TV on the Radio | “Wolf Like Me” (2006)
"Wolf Like Me" came out the summer I moved to New York. It was the summer anthem I needed and helped remind me why I was moving to the city in the first place. It’s strong hooks and buzzing guitar were both experimental, but straightforward. It’s a rock song that still finds a way to invert itself and remain true to the band’s eclectic song. TV on the Radio never reached the heights of this song again, but perhaps the magic that it contains was all about the moment. That’s what makes a song great. It can be released and feel the perfect meaning for your life at that moment and bring you back every time it cracks out of a speaker.
LCD Soundsystem | “All My Friends” (2007)
The song of a decade and a generation. It’s a lofty title, but LCD Soundsystem’s “All My Friends” is undoubtedly worthy of such great honor. The jumbled piano ignites emotions right off the bat and holds them high for over seven minutes. Still, it’s not your four-to-the-floor beat that your typical party anthem abides by, but the elements are still intact. LCD were New York’s new house band by the mid-aughts following the Strokes and “All My Friends” was the city’s anthem. It immediately brought back feelings of the 70’s and felt relevant all at once. It was danceable nostalgia and nearly a decade later, as LCD enjoys a reunion lap, the song still feels powerful and monumental. It’s a time capsule that feels as prevalent in it’s un-earthed reunion carnation as it did the first time you played at your party. When the piano begins to rumble and the feeling wash over and you think to yourself “this is how it’s supposed to feel”, it was instantly iconic song that I wouldn’t trade for anything, except to maybe be with all my friends tonight.
Beyoncé | “Single Ladies (Put a Ring on It)” (2008)
In some ways, it’s hard to think that Beyoncé wasn’t always Beyoncé. Well, she’s always been Bey, but there was a time before and after she was the undeniable Queen. Yes, she had previous singles that dominated radio and were meme-generating before memes were even a thing (to the left, to the left anyone?), but “Single Ladies” was her world conquering hit. Sure, in the time since, Queen Bey has gifted us with two masterful pop albums, her self-titled and this year’s luminous Lemonade, but “Single Ladies” made it all possible. It felt inescapable, and not just upon its release, but for what seemed like years afterwards. It made a dance move almost as ubiquitous as Michael Jackson’s “Thriller”. It caused Kanye West to run onstage and grab a microphone from a trembling Taylor Swift, putting her name in the stars as well. It cemented her stardom into infinity and beyond.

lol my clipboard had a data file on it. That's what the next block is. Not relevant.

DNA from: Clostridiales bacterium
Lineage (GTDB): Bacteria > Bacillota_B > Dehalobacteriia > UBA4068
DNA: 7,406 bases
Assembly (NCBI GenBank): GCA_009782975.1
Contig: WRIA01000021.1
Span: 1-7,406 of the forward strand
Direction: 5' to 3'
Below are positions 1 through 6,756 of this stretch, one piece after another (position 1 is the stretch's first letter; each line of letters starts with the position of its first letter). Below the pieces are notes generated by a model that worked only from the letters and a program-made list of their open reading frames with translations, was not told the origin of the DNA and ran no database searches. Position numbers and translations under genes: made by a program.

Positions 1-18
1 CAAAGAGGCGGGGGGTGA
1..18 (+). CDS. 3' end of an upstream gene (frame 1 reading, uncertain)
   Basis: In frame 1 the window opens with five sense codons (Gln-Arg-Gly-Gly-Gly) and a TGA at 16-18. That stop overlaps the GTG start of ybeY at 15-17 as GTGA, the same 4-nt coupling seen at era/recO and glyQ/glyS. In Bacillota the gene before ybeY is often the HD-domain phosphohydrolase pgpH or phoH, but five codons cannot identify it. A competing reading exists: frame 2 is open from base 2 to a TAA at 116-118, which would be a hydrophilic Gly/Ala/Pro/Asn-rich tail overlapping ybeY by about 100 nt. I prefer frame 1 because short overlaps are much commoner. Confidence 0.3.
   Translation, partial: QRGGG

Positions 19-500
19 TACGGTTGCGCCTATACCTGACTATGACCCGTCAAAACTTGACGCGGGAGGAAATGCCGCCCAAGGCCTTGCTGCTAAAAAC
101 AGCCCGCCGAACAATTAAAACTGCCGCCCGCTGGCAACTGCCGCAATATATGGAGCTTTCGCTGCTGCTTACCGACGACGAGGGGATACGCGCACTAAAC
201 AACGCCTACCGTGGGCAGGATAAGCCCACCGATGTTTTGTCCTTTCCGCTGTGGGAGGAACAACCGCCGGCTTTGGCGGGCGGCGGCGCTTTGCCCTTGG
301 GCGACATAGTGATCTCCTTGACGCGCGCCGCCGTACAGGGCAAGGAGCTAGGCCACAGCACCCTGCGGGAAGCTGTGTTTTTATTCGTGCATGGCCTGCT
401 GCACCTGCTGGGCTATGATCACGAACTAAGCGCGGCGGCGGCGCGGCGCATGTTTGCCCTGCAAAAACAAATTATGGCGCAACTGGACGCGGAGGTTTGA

The xx | “VCR” (2009)
When the xx made their first impressions, there wasn’t much of a mark. The, at the time, quartet made sparse music that felt hollow and minimal. It wasn’t necessarily something new, Young Marble Giants had a similar sound twenty years earlier, but the xx found a way to make their quiet, bedroom-pop sound massive. You can’t quite imagine Lorde’s “Royals” existing had the xx not come first and the chillwave impression that blossomed shortly after also owes a huge debt to these British teens. It was a song and album that was almost too good to be true. Something that was so perfect that band has spent quite some time trying to figure out exactly what to do next. It’s a problem many face, but many weren’t so on the money in the first place.
Beach House | “10 Mile Stereo” (2010)
Beach House didn’t always seem destined for the stars. After their first two records, their dusty, crackling dream-pop felt minuscule and personal. Something you’d always expect to find in back-room bar or basement, not something that would be playing the main stages at festivals around the world. Everything changed with the band’s third album, Teen Dream, and more so with the luxurious and masterful “10 Mile Stereo”. The grandeur and majesty was something so beautiful and complex, and transformed their sound. It was like finding a classical painting and peeling back the years of tarnish and finding a true spectacle. Now, Beach House are one of the adored and prolific artists in indie rock, but “10 Mile Stereo” is where is all began. It’s when the duo from Baltimore broke out of the crystal ball and headed straight to the stratosphere.
The Weeknd | “House of Balloons / Glass Table Girls” (2011)